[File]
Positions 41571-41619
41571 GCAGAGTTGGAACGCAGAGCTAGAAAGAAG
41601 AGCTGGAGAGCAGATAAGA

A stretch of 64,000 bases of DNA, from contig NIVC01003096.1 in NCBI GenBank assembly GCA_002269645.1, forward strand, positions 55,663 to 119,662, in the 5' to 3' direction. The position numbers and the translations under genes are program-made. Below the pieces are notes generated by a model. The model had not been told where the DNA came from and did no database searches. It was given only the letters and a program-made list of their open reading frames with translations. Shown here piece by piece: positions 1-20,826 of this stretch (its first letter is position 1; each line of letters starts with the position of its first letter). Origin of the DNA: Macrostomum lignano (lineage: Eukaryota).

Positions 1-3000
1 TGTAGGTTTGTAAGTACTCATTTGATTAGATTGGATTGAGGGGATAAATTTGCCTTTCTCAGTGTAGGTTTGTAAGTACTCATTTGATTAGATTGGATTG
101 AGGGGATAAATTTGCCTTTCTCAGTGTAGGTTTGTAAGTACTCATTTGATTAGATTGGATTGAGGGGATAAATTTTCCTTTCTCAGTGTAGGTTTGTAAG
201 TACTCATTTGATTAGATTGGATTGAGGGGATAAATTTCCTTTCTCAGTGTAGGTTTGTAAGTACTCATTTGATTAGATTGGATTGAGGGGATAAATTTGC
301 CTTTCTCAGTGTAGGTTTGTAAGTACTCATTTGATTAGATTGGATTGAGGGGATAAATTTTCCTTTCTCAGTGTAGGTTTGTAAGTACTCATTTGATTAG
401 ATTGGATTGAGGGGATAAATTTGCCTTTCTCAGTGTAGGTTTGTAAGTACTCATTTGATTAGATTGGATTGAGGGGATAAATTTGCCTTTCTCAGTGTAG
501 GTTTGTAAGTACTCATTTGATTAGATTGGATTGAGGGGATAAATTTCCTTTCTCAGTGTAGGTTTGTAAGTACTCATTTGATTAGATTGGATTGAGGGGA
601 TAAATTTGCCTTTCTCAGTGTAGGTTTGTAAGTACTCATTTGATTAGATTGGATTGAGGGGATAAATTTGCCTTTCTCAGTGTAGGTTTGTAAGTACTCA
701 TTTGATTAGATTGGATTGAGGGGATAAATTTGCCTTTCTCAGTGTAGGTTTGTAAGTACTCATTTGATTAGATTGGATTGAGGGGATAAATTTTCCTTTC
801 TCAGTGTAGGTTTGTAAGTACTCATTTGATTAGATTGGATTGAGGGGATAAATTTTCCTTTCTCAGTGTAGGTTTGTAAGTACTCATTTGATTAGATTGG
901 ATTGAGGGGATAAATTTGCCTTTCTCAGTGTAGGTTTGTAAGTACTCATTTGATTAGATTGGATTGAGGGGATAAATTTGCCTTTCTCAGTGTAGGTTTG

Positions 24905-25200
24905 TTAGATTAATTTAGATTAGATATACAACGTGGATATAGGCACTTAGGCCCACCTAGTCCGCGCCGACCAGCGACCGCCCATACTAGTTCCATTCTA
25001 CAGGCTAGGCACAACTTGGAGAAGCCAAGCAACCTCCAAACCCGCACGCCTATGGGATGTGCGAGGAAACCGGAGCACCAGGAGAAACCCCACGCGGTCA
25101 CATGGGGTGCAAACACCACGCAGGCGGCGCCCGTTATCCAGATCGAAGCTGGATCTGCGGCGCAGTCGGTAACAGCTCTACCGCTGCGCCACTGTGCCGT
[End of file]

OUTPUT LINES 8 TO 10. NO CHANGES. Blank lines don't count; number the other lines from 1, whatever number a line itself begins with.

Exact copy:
201 TACTCATTTGATTAGATTGGATTGAGGGGATAAATTTCCTTTCTCAGTGTAGGTTTGTAAGTACTCATTTGATTAGATTGGATTGAGGGGATAAATTTGC
301 CTTTCTCAGTGTAGGTTTGTAAGTACTCATTTGATTAGATTGGATTGAGGGGATAAATTTTCCTTTCTCAGTGTAGGTTTGTAAGTACTCATTTGATTAG
401 ATTGGATTGAGGGGATAAATTTGCCTTTCTCAGTGTAGGTTTGTAAGTACTCATTTGATTAGATTGGATTGAGGGGATAAATTTGCCTTTCTCAGTGTAG